A new report by tech giant Akamai says that more users are adopting 4 Mpbs broadband Internet in Sudan over the last year, up 13 times the level of the previous year.
Akamai, which operates a network of servers around the world handling about 15-30% of global web traffic, has access to so much data that it is able to release a quarterly ‘State of the Internet’ report that points to trends in internet usage and speeds around the world.
Its first quarter report for 2017 says that 4 Mbps broadband adoption levels in Sudan increased year-over-year by 1,298%, a rate that the company called ‘remarkable.’ The statistic means that more Sudanese web users are now browsing over faster connections.
But Sudan is still far behind the global average, in spite of its “robust” growth in the broadband category over the past year. As measured during the first quarter of 2017, broadband adoption globally was at 82% (i.e., the global percentage of unique IPv4 addresses connecting to Akamai at average speeds above 4 Mbps), whereas in Sudan it stood at only 13%. This means that most Sudanese still must use the internet over relatively slow connections.
Akamai commented, “Although broadband adoption lags the world in many parts of the (Middle East and Africa) region, some first-quarter announcements show promise of progress.” Besides the growth in Sudan, Akamai cited plans by Facebook to lay 500 miles of fiber optic cable in Uganda by year end, with the goal of providing Internet access to more than 3 million people.
Not everybody in Sudan is necessarily benefitting from the growth of broadband Internet. Some mobile users suffered in early 2016 when telecom operator Zain, which has the largest market share, canceled its daily unlimited internet bundle services and instead increased prices on select data bundles by up to 300 percent.
There are four licensed telecommunications operators in Sudan: Zain, MTN, Sudatel, and Canar. All are fully owned by foreign companies with the exception of Sudatel, in which the government owns a 22 percent share. Two providers, MTN and Sudatel, offer broadband internet, while Canar offers fixed phone lines and home internet.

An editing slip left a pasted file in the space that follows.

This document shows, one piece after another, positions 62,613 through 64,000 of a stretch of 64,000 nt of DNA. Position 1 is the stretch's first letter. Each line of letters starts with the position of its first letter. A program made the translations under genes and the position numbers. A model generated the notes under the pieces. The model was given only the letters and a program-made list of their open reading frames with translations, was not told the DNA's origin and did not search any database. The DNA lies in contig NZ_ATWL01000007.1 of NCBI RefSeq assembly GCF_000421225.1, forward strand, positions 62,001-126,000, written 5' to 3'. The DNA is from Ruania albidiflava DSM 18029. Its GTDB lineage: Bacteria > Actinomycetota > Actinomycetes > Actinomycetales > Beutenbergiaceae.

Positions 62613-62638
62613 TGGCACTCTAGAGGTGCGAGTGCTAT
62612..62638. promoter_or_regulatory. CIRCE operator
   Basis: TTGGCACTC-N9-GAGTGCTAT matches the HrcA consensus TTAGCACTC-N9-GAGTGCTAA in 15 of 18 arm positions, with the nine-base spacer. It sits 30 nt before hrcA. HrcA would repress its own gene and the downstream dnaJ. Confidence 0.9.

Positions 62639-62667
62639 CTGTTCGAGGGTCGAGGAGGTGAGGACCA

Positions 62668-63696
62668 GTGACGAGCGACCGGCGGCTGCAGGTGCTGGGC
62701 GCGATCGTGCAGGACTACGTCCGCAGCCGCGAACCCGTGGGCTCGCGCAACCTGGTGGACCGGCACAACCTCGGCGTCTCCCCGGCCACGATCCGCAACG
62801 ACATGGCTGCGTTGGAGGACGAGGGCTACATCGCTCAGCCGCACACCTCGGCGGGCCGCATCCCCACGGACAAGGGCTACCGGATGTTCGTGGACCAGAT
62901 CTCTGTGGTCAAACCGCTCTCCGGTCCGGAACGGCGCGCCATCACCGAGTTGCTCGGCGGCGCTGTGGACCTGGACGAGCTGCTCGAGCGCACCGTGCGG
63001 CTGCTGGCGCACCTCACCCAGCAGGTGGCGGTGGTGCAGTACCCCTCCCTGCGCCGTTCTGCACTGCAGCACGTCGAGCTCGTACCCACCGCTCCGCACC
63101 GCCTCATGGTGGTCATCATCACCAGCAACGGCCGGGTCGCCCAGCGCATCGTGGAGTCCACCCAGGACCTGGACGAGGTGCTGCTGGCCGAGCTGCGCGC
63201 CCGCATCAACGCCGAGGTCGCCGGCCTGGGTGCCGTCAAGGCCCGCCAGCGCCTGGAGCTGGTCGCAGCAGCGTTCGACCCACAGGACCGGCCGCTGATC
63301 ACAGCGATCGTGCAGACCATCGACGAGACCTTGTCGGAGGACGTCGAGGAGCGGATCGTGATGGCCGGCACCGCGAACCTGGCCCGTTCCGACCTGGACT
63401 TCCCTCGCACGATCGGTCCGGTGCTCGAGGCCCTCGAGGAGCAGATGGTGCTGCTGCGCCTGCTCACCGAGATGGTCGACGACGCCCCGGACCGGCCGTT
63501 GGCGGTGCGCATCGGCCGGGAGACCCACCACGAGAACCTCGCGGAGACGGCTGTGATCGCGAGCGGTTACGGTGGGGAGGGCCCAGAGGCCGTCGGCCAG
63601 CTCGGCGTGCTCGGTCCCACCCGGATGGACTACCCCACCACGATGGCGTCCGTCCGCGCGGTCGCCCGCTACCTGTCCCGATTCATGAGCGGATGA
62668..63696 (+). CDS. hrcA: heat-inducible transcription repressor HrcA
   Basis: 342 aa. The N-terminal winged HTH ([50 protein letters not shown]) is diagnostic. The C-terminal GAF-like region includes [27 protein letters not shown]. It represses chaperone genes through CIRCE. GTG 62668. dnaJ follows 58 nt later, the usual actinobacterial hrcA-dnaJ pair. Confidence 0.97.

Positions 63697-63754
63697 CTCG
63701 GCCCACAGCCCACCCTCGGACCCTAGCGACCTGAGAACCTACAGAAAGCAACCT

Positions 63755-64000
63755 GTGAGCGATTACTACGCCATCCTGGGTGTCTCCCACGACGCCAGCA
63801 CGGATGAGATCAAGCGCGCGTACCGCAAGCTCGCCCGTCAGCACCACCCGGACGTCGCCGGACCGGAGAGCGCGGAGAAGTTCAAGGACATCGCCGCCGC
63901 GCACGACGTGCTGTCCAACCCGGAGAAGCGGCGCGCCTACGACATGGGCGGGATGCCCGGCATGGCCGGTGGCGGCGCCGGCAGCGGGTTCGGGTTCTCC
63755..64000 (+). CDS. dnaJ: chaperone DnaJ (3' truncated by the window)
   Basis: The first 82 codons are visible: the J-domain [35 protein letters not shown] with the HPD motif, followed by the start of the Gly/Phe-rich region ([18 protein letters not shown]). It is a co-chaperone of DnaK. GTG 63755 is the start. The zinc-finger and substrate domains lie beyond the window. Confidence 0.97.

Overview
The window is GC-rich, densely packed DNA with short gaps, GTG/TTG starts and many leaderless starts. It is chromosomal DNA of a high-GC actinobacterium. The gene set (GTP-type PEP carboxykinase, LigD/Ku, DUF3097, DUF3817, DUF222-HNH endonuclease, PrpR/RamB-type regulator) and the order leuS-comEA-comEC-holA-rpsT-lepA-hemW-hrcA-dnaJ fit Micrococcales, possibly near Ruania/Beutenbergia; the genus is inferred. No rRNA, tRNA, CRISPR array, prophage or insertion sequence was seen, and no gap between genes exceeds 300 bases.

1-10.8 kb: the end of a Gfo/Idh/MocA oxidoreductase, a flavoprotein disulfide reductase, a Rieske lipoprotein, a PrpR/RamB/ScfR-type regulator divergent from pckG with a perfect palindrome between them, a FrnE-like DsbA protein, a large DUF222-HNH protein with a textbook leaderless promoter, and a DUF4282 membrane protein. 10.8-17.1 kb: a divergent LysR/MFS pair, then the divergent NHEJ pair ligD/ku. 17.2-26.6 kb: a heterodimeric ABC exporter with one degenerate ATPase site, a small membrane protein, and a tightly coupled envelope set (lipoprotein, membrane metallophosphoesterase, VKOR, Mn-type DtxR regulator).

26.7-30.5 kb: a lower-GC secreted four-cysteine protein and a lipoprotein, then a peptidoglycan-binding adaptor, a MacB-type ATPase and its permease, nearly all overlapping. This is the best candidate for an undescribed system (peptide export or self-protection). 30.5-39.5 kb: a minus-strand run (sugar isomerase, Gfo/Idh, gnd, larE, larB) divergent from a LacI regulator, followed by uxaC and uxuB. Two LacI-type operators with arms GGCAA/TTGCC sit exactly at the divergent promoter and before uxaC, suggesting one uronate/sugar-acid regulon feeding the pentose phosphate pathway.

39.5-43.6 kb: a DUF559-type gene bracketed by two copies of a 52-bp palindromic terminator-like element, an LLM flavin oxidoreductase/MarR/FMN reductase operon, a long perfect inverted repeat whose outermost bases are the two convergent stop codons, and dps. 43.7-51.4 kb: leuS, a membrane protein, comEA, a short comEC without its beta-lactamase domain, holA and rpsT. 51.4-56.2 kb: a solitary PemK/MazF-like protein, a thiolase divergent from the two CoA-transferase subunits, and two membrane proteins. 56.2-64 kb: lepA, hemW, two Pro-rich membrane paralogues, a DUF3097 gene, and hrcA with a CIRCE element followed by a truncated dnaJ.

In the meantime, Africa’s fastest Internet is still found in Kenya, according to Akamai’s report. Kenya’s average connection speeds are at 12.2 Mps, making it faster than its closest African rivals, South Africa and Nigeria, but slower than Middle East regional powers Qatar and Israel.
Connection speeds in Kenya during the first quarter of this year were 67% faster than the same quarter a year ago, indicating growth that continues to outpace rivals. Kenya also posted the highest average mobile connection speed in Africa, with a Q1 2017 average at 13.7 Mbps.
Akamai’s data trove stems in large part from serving companies that attract massive amounts of online traffic, including Apple, Facebook, Bing, Valve, Twitter, eBay, Google, and LinkedIn. Akamai rents capacity on its servers to customers like these who want their websites to work faster by distributing content from locations close to the user. When a user navigates to the URL of an Akamai customer, their browser is redirected to one of Akamai’s copies of the website.
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